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Best Water for Drinking

One of your friends swears by carbonated water, another buys mineral water, and your other friend says it’s all marketing hype. Your sister won’t drink anything that isn’t branded purified spring water, but your mom will refill her water bottle from the tap anytime, anywhere. So with all these options, what is really the best water to drink?


Bottled and tap water are subject to government regulations and oversight and are often safe to drink. Tap water, however, is typically a better option because it's less expensive and does not lead to single-use plastic waste. For the best sugar-free simple syrup, click here.

Different Types of Drinking Water

Here are some of the most popular types of drinking water:


  • Tap water–this is water from your tap at home. It might come from a privately owned well or municipal water source. Although many people may be uncomfortable drinking tap water because of safety and taste concerns, the truth is that this water is healthy to drink across many parts of the US. If you’re worried that the treatment of your tap water supply isn’t up to par, you can buy a home filtration system to remove all contaminants.

  • Mineral water–this water comes from an underground source, and has at least 250 parts per million essential minerals from dissolved solids. Mineral water contains beneficial minerals like magnesium, sulfur, and calcium, which are suitable for your body. Wondering how many glasses of water per day you should drink? Check out our latest article. 

  • Spring water–this water is from underground sources that rise naturally to the surface, spring water should be bottled at the source. Theoretically, spring water is free of toxins and clean. It also contains some essential minerals found in mineral water; however, some spring water is not tested and may be unfiltered and raw, which could be harmful to your health depending on its content.

  • Distilled water–minerals are removed from distilled water through distillation processes, during which water is vaporized and later condensed back into liquid. This water is an excellent choice if you live in an area where tap water is contaminated or could be. Because distilled water lacks minerals and vitamins, it may not have health benefits.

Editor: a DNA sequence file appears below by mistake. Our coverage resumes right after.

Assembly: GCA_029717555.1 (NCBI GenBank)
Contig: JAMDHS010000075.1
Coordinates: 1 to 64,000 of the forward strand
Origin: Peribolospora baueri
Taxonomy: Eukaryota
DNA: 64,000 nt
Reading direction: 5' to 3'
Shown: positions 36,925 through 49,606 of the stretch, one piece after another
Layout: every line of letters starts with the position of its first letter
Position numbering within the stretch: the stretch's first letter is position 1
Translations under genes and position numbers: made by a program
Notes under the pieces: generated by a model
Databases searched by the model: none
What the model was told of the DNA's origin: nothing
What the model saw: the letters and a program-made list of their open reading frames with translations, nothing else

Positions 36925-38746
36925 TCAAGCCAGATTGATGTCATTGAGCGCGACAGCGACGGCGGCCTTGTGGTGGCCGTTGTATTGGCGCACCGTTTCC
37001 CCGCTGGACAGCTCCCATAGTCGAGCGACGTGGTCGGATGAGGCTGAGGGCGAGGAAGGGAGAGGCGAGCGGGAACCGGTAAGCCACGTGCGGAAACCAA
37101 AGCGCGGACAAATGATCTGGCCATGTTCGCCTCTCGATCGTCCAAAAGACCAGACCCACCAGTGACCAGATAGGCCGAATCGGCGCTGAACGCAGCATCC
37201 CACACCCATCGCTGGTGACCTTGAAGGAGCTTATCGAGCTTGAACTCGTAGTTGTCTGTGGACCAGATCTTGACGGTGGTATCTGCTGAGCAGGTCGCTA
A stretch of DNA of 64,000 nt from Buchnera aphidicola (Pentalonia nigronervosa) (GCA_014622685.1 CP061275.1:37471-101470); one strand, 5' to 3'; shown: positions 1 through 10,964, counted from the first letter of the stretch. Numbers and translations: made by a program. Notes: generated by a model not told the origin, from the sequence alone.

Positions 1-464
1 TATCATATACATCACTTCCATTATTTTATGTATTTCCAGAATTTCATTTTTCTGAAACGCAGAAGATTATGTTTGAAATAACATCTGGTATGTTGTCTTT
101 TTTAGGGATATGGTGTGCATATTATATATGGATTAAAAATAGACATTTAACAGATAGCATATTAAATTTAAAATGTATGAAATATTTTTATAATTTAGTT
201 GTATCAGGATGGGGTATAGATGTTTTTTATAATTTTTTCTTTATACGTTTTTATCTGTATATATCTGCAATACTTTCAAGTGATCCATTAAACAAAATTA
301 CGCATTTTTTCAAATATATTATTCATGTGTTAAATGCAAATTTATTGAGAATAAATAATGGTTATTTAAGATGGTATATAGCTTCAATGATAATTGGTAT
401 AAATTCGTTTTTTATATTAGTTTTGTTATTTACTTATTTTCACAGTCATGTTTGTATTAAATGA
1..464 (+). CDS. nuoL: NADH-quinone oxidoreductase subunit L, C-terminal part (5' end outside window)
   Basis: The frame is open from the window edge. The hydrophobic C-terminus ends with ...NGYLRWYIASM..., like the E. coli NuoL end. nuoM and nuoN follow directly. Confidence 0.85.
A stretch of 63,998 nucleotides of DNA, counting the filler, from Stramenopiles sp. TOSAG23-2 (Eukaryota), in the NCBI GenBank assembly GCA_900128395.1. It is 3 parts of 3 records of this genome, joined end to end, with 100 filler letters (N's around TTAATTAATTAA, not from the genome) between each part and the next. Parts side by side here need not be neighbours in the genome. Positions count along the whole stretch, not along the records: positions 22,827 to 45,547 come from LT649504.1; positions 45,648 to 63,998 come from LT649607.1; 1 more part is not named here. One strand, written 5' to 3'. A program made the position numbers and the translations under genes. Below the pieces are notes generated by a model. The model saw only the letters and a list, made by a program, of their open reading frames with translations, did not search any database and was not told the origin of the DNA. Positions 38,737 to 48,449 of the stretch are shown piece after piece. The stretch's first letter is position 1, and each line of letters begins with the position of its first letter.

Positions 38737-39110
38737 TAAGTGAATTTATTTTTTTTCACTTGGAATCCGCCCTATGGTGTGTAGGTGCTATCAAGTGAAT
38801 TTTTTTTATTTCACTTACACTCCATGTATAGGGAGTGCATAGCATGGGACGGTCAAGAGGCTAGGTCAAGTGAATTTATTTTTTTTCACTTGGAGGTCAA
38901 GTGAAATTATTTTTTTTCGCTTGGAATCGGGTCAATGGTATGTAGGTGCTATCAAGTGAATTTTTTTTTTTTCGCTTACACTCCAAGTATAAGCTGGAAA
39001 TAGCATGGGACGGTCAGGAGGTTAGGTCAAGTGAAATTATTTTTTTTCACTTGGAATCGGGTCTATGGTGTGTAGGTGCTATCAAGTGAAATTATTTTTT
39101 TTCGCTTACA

• Sparkling water–this water is also known as soda water or carbonated water. It’s infused with carbon dioxide gas while at high pressure; sparkling water tastes different from flat water, which might be great if you’re looking for something fizzy without artificial sweeteners or sugar. Although this water contains a few minerals, it's not enough to be significantly beneficial to your health.

  • Purified water–this is groundwater or tap water treated to remove dangerous substances, such as fungi, bacteria, and parasites. So, purified water is safe for drinking. Just like distilled water, this is a perfect choice if your immediate water source is contaminated. Because of all the dangerous substances removed, you may also miss out on some potentially beneficial ones added to the water supply, such as fluoride, which reduces tooth decay.

  • Alkaline water–this is water with a higher pH level than regular tap water. Alkaline water contains negative oxidation-reduction potential and alkaline minerals. Typically, drinking this water is safe; however, it can lower stomach acidity, reducing its ability to kill harmful substances like bacteria. Drinking alkaline water excessively can also cause metabolic alkalosis, resulting in symptoms like vomiting and nausea. 

Which Is the Best Water for Drinking?

Again, bottled water and tap water are the best options for drinking because they’re subject to government regulations and oversight. The mineral content and pH level vary between various sources and types of water, but these factors don’t significantly influence the safety of the water. However, high mineral content may affect water's taste, smell, and appearance. 


Overall, it’s best to drink tap water if you can, but many people choose to use bottled water if there are problems with their tap water.